I needed a new washing machine. Whilst this might not seem relevant to email marketing, stick with me for a while. Conforming to male stereotyping, I attacked the internet, becoming confused by the multiplicity of offerings in the various ’10 best . . . ’.
I caught myself considering a machine that only had a dozen or so programmes that I would never use plus the much hyped benefit of a liquid crystal display that showed what actual function the machine was performing at any time.
Many commentators suggest that we have just a few seconds before a subscriber decides to delete an email so suggest that a single offering per marketing email gives best returns. A plethora of choices might confuse and frustrate, making completion less likely. My inbox tends to suggest this is accepted by most email marketing companies.
I recently received an email from a successful software company which contained a choice of three similar products. Accepted wisdom is that choice is easier where items are significantly different. If there is little to choose between them, a purchaser might well opt for none or defer the decision.
In this specific offer, there was a basic product, the subject of the ‘From £xx’ Subject Line, which would have been barely adequate for my needs. For about 10% extra I could have additional features, my preferred option, and for an additional 15% (actually more than the 25% over the price of the basic item) one could have what amounted to a digital display of the washing cycle.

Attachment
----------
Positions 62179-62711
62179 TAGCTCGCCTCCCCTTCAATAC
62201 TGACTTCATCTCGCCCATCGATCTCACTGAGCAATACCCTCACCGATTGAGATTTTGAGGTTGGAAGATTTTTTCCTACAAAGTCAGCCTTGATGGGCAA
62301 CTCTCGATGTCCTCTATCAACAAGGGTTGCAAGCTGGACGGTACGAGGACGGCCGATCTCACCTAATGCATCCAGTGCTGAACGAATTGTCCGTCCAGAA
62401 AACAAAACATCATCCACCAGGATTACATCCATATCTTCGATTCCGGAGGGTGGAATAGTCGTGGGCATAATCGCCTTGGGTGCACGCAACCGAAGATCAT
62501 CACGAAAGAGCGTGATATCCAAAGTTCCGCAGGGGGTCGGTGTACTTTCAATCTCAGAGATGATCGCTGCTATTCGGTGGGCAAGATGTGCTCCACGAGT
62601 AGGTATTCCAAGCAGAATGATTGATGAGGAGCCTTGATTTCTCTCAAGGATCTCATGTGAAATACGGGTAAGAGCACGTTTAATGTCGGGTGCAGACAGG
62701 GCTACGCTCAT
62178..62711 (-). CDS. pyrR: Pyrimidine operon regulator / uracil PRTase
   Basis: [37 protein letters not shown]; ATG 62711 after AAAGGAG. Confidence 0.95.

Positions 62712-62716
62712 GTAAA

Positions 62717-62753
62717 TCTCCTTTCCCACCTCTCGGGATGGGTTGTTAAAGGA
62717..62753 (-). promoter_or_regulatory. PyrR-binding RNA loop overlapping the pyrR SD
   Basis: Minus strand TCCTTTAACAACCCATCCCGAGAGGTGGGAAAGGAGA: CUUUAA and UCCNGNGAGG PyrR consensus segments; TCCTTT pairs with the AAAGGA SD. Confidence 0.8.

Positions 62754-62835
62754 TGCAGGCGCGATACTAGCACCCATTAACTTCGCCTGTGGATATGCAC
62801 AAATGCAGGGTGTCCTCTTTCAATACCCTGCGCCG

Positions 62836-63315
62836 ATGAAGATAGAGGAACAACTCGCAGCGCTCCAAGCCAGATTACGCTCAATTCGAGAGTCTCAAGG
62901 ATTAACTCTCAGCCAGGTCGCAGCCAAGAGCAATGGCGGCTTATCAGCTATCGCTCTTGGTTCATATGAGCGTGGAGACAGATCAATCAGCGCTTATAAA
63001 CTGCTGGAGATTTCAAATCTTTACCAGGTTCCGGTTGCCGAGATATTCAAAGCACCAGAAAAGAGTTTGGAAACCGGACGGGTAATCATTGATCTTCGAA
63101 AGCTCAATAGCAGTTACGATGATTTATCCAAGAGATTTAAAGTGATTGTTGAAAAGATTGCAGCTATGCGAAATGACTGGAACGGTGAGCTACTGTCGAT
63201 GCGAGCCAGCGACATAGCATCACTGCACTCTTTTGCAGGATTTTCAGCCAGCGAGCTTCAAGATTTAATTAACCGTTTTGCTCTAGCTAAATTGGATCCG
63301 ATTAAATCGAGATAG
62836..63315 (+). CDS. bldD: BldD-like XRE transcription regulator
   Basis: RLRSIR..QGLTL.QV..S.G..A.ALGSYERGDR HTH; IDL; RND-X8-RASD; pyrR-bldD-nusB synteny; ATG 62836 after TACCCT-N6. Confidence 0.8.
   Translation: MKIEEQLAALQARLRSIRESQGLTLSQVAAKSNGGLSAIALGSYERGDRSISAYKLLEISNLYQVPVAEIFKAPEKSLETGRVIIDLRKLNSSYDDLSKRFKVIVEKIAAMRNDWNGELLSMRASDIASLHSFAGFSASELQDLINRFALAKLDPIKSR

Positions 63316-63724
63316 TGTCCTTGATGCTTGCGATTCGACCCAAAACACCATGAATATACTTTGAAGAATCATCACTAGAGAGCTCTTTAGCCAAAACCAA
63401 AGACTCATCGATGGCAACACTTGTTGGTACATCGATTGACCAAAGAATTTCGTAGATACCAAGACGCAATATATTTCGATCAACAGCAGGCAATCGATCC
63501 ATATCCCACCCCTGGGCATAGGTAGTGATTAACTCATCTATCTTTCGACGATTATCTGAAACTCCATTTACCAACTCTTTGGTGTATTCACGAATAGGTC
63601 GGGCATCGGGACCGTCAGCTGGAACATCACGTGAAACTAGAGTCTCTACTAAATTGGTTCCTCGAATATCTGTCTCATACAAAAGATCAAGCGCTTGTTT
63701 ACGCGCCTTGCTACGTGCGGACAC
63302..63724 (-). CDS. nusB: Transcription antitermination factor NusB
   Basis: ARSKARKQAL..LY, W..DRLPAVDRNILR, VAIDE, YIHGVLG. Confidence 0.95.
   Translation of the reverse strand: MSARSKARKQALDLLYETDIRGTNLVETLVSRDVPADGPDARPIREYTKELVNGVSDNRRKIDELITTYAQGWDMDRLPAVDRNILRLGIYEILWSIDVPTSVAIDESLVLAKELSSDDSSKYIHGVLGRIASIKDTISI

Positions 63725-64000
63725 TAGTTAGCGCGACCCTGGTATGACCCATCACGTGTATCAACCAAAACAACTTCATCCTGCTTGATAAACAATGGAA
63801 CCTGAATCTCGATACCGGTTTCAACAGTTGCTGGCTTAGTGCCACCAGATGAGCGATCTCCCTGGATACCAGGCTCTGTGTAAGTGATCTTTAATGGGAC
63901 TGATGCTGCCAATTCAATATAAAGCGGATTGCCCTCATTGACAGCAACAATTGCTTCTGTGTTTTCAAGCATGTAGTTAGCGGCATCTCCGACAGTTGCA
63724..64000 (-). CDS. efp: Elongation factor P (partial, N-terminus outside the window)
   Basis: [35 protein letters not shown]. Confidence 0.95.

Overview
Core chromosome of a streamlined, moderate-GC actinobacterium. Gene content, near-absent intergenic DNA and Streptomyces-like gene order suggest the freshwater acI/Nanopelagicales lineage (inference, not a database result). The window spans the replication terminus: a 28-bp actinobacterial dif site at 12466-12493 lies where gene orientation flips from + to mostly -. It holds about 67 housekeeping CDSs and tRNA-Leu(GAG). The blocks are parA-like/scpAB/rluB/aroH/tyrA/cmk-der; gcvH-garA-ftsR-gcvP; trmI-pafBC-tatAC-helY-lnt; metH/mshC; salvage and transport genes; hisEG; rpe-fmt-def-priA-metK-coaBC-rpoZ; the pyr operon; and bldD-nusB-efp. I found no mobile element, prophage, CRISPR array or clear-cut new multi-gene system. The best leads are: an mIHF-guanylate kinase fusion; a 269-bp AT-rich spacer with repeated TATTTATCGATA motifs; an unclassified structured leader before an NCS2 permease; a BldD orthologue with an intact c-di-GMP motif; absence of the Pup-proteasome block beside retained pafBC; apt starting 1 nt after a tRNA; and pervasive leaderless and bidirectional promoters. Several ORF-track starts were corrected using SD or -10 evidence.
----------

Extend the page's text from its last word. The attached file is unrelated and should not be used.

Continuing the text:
I have a reputation for being a bit careful when it comes to buying software, one I try and deserve, yet I bought the top spec item. Not only that, I did it knowing that the company’s email marketing software would have indicated that I probably would.
We all believe that offering choice in a marketing email reduces completions because that is what we are told. Another bit of accepted wisdom is that you should accept nothing as true without experiment. The latter over-rides the former.
This was a clever little bit of inspired email marketing. The company didn’t take much of a risk but still had a 15% increase in income.